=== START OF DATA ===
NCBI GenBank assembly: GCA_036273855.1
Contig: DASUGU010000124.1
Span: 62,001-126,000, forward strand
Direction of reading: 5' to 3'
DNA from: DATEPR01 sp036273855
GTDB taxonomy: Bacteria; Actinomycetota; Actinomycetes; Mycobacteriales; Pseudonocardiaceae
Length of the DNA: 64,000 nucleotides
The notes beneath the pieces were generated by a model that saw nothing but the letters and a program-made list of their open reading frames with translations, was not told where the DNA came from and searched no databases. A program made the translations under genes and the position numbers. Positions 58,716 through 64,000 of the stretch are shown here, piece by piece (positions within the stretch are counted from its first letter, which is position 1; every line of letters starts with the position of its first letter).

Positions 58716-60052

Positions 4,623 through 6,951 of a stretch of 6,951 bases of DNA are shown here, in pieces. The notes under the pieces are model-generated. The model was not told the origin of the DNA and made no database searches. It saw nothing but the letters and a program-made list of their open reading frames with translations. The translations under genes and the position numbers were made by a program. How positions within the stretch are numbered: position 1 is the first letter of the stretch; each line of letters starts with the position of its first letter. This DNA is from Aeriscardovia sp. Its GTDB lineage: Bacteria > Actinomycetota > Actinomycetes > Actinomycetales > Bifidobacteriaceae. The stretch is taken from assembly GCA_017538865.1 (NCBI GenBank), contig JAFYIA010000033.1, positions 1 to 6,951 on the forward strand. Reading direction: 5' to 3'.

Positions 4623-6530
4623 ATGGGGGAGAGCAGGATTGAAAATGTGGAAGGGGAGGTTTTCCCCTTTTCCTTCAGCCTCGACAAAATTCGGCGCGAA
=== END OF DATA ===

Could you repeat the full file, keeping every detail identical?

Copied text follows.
NCBI GenBank assembly: GCA_036273855.1
Contig: DASUGU010000124.1
Span: 62,001-126,000, forward strand
Direction of reading: 5' to 3'
DNA from: DATEPR01 sp036273855
GTDB taxonomy: Bacteria; Actinomycetota; Actinomycetes; Mycobacteriales; Pseudonocardiaceae
Length of the DNA: 64,000 nucleotides
The notes beneath the pieces were generated by a model that saw nothing but the letters and a program-made list of their open reading frames with translations, was not told where the DNA came from and searched no databases. A program made the translations under genes and the position numbers. Positions 58,716 through 64,000 of the stretch are shown here, piece by piece (positions within the stretch are counted from its first letter, which is position 1; every line of letters starts with the position of its first letter).

Positions 58716-60052

Positions 4,623 through 6,951 of a stretch of 6,951 bases of DNA are shown here, in pieces. The notes under the pieces are model-generated. The model was not told the origin of the DNA and made no database searches. It saw nothing but the letters and a program-made list of their open reading frames with translations. The translations under genes and the position numbers were made by a program. How positions within the stretch are numbered: position 1 is the first letter of the stretch; each line of letters starts with the position of its first letter. This DNA is from Aeriscardovia sp. Its GTDB lineage: Bacteria > Actinomycetota > Actinomycetes > Actinomycetales > Bifidobacteriaceae. The stretch is taken from assembly GCA_017538865.1 (NCBI GenBank), contig JAFYIA010000033.1, positions 1 to 6,951 on the forward strand. Reading direction: 5' to 3'.

Positions 4623-6530
4623 ATGGGGGAGAGCAGGATTGAAAATGTGGAAGGGGAGGTTTTCCCCTTTTCCTTCAGCCTCGACAAAATTCGGCGCGAA